Allison: Sometimes I do. I think it's safe to assume that most animal rights activists get overwhelmed from time to time at the amount of animal abuse that is blindly accepted by society. It's not about keeping yourself from getting overwhelmed, it's about finding a way to pick yourself back up when you do so that you can go out in the world and change it for the better. I am very lucky to have a compassionate, vegetarian family and a wonderful, supportive boyfriend to help me when things don't seem to be moving fast enough, but there are other ways to build a support system as well. If you get involved in the cause, you get to feel yourself make a difference and see change in society happen right in front of you. This is the best way to keep you from feeling helpless and unmotivated. The people involved in grassroots action are also some of the greatest and most inspiring people you will ever meet. It's hard to stay cynical about your progress around people like that. Farm Sanctuary has three locations in the US that desperately need volunteers, two in California and one in New York, but if you don't live close to their shelters, you can still make a difference by volunteering for their Compassionate Communities Campaign.
Hannah: Do you have any advice for fellow activists? Fighting for the voiceless can become exhausting.
Allison: I have been advocating for animal rights for as long as I can remember, and there are a few tips I've picked up along the way that have helped me greatly. First and foremost, when you are speaking to the public about social change, you absolutely must embody someone that you would want to have a conversation with on the street. If you wouldn't want to talk to someone holding up a gross sign and screaming at you, then chances are, passers-by won't want to do that either. Be friendly, even if you see someone who just patronized the business you are protesting, be polite. Offer them information and say something simple to them like, “It's easy to help animals! Here's some info.” Most people will cooperate with you and some will even look into it.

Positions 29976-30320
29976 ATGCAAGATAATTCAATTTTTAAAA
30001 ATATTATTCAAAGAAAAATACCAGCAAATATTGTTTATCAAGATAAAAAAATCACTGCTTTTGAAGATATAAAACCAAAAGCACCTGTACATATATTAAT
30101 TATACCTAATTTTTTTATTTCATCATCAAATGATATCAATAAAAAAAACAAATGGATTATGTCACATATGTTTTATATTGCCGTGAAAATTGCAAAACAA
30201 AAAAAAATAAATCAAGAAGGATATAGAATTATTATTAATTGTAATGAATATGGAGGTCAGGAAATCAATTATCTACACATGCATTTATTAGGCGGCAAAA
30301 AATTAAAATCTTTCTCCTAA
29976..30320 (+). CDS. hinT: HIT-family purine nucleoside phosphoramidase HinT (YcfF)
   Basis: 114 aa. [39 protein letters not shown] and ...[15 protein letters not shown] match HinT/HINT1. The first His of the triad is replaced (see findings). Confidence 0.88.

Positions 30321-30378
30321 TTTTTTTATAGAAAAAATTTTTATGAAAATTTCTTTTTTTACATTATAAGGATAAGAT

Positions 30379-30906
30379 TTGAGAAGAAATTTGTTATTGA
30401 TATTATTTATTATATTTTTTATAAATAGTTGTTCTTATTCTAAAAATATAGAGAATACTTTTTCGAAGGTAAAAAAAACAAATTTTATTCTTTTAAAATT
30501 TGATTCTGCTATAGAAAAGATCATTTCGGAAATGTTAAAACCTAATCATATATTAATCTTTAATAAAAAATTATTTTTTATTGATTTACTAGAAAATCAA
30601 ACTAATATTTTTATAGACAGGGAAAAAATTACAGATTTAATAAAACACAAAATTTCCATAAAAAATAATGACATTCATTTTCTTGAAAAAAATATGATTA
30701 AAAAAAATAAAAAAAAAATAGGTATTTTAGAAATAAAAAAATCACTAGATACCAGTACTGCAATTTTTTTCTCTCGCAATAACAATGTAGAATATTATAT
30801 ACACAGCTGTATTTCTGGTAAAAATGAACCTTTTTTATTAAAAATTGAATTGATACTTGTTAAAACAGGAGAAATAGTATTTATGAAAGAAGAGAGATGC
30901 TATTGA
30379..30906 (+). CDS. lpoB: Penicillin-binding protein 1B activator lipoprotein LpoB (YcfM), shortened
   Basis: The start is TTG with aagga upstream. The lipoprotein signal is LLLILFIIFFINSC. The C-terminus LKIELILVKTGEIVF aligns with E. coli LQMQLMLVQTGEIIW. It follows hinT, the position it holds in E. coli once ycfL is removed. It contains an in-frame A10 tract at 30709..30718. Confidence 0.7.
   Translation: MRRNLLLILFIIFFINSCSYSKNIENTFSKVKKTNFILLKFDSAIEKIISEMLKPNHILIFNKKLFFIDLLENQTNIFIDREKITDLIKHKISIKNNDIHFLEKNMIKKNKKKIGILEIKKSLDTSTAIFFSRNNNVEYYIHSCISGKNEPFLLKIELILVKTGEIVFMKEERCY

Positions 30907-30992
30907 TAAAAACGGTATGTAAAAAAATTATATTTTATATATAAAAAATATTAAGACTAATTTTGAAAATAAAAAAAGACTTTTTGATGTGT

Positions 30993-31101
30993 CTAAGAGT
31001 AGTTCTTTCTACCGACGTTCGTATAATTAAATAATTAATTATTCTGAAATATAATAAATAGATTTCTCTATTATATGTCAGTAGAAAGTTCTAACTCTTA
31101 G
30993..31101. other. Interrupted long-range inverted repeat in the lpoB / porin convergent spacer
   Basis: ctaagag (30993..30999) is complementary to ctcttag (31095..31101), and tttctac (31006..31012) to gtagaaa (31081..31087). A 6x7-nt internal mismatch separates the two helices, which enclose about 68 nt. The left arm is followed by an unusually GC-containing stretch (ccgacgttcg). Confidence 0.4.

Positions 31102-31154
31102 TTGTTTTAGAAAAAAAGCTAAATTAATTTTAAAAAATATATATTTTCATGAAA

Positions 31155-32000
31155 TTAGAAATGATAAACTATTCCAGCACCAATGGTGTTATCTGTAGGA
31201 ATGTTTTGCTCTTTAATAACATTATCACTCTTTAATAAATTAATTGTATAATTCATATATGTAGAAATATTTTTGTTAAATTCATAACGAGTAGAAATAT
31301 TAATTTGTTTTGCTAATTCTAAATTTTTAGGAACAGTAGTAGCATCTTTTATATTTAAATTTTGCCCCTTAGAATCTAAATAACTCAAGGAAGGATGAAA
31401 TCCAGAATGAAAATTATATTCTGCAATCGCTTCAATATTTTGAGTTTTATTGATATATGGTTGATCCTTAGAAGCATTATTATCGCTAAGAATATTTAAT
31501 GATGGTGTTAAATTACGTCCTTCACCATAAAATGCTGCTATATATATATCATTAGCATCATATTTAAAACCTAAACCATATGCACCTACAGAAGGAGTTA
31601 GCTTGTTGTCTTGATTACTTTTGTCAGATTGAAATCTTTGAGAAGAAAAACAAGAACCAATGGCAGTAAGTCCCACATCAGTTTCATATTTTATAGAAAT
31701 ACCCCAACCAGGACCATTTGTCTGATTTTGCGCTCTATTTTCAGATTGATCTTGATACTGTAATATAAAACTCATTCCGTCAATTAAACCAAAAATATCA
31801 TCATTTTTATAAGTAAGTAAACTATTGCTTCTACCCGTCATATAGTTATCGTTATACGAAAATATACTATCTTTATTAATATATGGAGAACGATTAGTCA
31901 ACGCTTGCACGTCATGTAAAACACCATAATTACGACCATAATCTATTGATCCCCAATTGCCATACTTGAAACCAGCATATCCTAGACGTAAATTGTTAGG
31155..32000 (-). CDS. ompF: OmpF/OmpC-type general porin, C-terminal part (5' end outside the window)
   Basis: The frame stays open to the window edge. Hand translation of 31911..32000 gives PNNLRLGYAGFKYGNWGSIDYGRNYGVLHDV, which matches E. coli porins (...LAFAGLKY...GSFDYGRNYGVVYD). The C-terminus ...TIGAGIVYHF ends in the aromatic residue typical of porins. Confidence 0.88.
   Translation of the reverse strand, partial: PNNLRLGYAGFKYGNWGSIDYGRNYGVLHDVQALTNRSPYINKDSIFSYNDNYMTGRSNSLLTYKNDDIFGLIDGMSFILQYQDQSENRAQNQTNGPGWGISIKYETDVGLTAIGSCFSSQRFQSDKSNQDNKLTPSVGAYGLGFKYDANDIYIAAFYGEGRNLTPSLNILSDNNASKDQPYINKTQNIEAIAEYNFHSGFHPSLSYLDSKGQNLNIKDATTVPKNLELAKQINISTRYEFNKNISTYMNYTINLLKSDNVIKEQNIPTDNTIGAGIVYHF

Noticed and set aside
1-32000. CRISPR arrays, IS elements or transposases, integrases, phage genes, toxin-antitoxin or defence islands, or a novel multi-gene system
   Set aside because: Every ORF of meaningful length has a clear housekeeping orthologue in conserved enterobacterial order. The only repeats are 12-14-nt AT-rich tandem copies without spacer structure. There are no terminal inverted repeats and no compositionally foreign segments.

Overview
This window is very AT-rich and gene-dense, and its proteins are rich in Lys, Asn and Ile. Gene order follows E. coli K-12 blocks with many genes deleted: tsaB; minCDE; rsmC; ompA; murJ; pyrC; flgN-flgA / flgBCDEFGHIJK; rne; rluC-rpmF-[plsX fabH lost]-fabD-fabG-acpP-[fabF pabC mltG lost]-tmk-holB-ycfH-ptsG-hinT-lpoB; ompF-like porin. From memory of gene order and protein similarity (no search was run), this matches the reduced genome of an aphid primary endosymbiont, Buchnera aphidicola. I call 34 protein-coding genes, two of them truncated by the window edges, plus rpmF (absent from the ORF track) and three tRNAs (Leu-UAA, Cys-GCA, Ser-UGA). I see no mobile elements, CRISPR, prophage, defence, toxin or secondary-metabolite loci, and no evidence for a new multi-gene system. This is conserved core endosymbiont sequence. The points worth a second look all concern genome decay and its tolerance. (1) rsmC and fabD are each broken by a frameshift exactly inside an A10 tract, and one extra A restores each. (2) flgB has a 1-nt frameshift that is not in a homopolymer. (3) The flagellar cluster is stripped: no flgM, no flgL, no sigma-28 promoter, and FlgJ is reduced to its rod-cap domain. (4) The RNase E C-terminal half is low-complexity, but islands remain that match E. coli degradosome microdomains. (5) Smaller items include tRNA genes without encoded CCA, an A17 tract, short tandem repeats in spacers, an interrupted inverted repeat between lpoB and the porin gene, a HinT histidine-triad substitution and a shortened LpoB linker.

Secondly, and I know this sounds kind of backwards, but image is important. Countless studies have shown the effect that social norms have on people in their decision making processes, and if they can feel like people just like them are supporting animal rights, then they are more likely to make the change as well. How do we do this? Look clean, presentable and well groomed. Be friendly, polite and helpful. Don't wear a shirt that says “Meat is Murder” on it, no matter how awesome The Smiths are. Cut off your dreadlocks, ditch the fishnets. The best way to appeal to people about social change is to make them feel like they are in their own social circle when talking to you. I get a lot of flack for this among the animal rights community, but I stick by it. I had green hair and torn up jeans in high school, and I never had any luck in convincing people to live cruelty free until I made a change as well.